You may think an end-of-life tyre must be an old tyre and vice versa.
While that is often the case, there are some notable exceptions.
The sizes of tyres also vary considerably, which is why there is a standard measure that allows us to more easily calculate the recycling value of any end of life tyre.
What is an old tyre?
In the tyre recycling business, there is actually no such thing as an old tyre. It is called an ELT or end-of-life tyre.
And you’d expect Green Distillation Technologies to know, after all we have developed world first technology to recycle old tyres into oil, carbon and steel.
In the words of our Chief Operating Officer Trevor Bayley: “Old tyre is an imprecise term as it can be part-worn and suitable for re-treading, or it could be a new tyre which had hit a curb and split the wall, so it really has reached the end of its life”.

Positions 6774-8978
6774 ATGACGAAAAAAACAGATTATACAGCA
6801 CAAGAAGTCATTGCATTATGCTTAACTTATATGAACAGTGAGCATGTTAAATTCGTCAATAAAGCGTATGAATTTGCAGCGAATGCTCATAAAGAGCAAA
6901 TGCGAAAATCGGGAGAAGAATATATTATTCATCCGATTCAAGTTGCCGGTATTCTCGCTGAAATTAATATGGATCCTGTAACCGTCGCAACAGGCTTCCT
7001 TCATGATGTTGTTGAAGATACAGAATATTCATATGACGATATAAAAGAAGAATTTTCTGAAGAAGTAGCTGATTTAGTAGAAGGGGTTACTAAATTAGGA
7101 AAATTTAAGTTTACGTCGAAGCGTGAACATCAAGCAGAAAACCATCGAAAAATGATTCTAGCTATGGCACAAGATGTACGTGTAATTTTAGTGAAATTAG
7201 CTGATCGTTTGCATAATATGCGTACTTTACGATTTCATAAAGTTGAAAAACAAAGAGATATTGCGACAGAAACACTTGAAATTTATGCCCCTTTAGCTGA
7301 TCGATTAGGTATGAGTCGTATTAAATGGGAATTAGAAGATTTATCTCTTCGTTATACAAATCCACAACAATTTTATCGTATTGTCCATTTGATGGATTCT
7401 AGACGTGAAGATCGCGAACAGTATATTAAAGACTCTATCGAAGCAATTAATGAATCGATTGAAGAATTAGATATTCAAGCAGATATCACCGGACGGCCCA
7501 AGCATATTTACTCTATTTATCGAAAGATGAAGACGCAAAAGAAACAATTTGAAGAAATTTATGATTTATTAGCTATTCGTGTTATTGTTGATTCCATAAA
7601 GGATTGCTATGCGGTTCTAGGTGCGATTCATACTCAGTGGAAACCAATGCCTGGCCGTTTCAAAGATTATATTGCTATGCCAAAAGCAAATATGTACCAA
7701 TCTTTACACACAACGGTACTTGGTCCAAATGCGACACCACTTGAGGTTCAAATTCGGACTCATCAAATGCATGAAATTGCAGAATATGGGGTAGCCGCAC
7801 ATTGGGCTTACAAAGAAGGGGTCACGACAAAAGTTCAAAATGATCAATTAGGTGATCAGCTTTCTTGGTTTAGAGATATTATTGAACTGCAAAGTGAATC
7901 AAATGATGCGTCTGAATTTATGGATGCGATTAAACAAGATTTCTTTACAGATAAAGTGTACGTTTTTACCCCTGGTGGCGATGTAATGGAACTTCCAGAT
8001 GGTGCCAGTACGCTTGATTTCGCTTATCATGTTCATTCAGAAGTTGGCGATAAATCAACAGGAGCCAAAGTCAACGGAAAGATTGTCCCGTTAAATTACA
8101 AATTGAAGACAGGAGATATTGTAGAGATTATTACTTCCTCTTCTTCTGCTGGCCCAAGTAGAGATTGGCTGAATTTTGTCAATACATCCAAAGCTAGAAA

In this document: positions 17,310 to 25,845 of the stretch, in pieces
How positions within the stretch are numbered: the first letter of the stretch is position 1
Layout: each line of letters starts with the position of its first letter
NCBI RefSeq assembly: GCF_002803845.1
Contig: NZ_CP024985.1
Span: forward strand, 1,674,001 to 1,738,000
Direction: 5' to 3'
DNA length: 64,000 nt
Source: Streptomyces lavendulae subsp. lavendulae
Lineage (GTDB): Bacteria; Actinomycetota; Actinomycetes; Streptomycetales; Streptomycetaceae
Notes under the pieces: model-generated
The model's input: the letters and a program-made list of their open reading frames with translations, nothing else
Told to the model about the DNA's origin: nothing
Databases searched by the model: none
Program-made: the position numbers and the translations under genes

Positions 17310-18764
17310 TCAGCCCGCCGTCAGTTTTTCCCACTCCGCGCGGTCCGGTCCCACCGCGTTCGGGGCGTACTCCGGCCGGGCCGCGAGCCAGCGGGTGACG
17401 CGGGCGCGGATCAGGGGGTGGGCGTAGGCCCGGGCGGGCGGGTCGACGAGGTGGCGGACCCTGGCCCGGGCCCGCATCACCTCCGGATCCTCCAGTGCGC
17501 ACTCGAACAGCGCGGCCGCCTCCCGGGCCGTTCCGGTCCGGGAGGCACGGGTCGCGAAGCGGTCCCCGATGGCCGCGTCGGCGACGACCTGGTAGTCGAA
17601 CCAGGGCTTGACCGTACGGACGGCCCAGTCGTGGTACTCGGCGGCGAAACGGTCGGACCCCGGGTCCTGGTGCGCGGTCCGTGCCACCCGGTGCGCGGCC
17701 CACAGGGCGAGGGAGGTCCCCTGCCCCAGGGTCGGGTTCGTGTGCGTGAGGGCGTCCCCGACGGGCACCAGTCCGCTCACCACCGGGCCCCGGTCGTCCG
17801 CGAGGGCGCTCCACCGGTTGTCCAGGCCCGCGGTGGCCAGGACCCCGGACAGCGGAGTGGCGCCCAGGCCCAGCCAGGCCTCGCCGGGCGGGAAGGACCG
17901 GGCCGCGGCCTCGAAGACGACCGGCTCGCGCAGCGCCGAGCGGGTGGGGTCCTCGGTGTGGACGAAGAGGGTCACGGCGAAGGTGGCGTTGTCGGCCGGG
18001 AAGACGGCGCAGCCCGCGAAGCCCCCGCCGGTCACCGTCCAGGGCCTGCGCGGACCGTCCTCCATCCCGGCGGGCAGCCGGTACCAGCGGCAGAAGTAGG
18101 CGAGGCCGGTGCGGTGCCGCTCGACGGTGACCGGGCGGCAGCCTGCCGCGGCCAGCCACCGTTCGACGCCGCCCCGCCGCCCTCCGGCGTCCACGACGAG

How do you measure the recycling potential of a tyre?
The term we use to describe a quantity of ELTs is EPU or Equivalent Passenger Unit, which is a standardised measure for tyres.
One EPU contains as much rubber and other materials as a ‘typical’ end-of-life passenger tyre with the assumed weight of one EPU taken to be 8 kilograms.
For example, a motorcycle tyre evaluates to 0.5 of a standard passenger car tyre. A light truck tyre counts as 2 EUPs, same as a bobcat tyre. A regular truck tyre is 5 counted as EPU.
In contrast, a giant earth mover tyre comes in at a whopping 400 EPUs. You can see a table of all EPUs at the Tyre Stewardship Australia website here.